Britain should negotiate a return to a "single market" relationship with the European Union, and then put it to a referendum, London Mayor Boris Johnson has said.
Mr Johnson said this "pared down" relationship was both "essential and deliverable", but said if voters did not like it they could opt to leave the EU altogether. It was "high time" that the British people had a chance to vote on the issue.
Britain should abandon the goal of being "at the heart of Europe" and instead demand a "common sense" relationship, which sees the UK involved in the single market and the decisions governing it, but preserves its freedom to set its own interest rates and taxes and abolishes much of the bureaucracy coming from Brussels, said the Mayor in a keynote speech in London's Docklands financial centre.
Mr Johnson rejected warnings that a renegotiated relationship with the EU would turn the UK into a backwater, insisting that London would remain "the heart of the world economy", trading freely not only with Europe but also the emerging economic giants like India and China.
And he set himself on a collision course with Prime Minister David Cameron and Chancellor George Osborne over their support for closer fiscal union within the eurozone, which he denounced as "anti-democratic and therefore intellectually and morally wrong".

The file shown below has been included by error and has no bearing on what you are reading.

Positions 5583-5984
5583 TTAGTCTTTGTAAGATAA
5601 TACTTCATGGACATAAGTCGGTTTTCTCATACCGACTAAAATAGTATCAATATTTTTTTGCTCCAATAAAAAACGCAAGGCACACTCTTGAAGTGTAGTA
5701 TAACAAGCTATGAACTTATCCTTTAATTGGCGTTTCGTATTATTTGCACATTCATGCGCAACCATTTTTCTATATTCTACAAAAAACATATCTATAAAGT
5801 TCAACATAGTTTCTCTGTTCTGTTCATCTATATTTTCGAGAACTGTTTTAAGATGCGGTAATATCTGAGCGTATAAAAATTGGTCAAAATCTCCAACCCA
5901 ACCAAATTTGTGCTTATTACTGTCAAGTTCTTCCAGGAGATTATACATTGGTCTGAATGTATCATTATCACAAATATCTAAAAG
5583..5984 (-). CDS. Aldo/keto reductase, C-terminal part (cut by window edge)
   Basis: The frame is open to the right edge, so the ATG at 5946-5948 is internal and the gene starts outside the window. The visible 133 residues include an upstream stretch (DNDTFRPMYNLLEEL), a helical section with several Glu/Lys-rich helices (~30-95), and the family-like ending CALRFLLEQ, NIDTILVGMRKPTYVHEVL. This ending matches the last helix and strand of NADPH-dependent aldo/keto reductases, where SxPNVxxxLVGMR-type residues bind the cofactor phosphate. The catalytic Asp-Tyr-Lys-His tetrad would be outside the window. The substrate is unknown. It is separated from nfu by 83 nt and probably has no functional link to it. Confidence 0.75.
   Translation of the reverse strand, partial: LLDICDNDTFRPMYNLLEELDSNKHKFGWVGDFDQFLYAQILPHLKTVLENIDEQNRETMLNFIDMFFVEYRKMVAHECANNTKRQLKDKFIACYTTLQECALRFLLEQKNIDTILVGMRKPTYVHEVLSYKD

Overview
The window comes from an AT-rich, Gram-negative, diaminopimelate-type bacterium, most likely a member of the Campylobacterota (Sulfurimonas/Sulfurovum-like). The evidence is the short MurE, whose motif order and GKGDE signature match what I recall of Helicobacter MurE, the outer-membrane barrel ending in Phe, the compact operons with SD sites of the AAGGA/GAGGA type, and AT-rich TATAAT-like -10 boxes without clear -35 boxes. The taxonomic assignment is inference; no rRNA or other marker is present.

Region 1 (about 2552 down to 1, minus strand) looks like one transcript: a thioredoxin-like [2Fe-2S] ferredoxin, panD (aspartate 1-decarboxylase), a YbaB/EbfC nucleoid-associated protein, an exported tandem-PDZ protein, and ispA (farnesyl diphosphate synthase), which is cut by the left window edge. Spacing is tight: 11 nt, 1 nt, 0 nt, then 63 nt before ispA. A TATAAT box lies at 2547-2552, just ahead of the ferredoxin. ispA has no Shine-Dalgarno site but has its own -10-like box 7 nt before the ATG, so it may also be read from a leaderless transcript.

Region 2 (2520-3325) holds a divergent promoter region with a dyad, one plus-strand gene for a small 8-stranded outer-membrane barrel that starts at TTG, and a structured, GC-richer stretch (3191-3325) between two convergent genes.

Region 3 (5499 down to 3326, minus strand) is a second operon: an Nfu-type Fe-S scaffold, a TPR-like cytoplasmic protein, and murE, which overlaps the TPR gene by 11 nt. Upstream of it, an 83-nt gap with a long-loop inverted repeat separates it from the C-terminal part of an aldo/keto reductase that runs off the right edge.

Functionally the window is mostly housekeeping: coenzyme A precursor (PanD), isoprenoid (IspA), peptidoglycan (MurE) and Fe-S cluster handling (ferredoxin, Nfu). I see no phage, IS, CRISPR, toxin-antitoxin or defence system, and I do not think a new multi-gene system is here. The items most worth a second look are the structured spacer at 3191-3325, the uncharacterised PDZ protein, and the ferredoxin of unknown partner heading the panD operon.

He also risked offending Germany by saying that the government of Greece appeared to have been "taken over" by Chancellor Angela Merkel, which was not "the outcome the Greeks were hoping for in 1944", when the Nazi occupation of the country was ended.
Speaking at Thomson Reuters, Mr Johnson said the UK could establish a similar position in relation to the EU as that of Norway or Switzerland, with the added advantage of remaining within the councils which determine the rules of the single market.
The euro had shown itself to be "a calamitous project", as many in Britain had warned, and plans for fiscal and banking union would "make a bad situation worse", said the Mayor. With EU politics increasingly consumed by projects to establish closer union between the eurozone states, "we can no longer pretend that this country is at the heart of Europe". But he described this situation as "liberating", as it offered the chance for the UK to "seize the moment to ask the British people to define themselves and their future in Europe".
The Prime Minister should use the opportunity of upcoming treaty changes to convene an inter-governmental conference in which "we bring Britain's membership in line with what people want", he said.
"Boil it down to the single market. Scrap the social chapter. Scrap the fisheries policy," said Mr Johnson. "We could construct a relationship with the EU that more closely resembled that of Norway or Switzerland - except that we would be inside the single market council, and able to shape legislation... That is a renegotiated treaty we could and should put to the vote of the British people."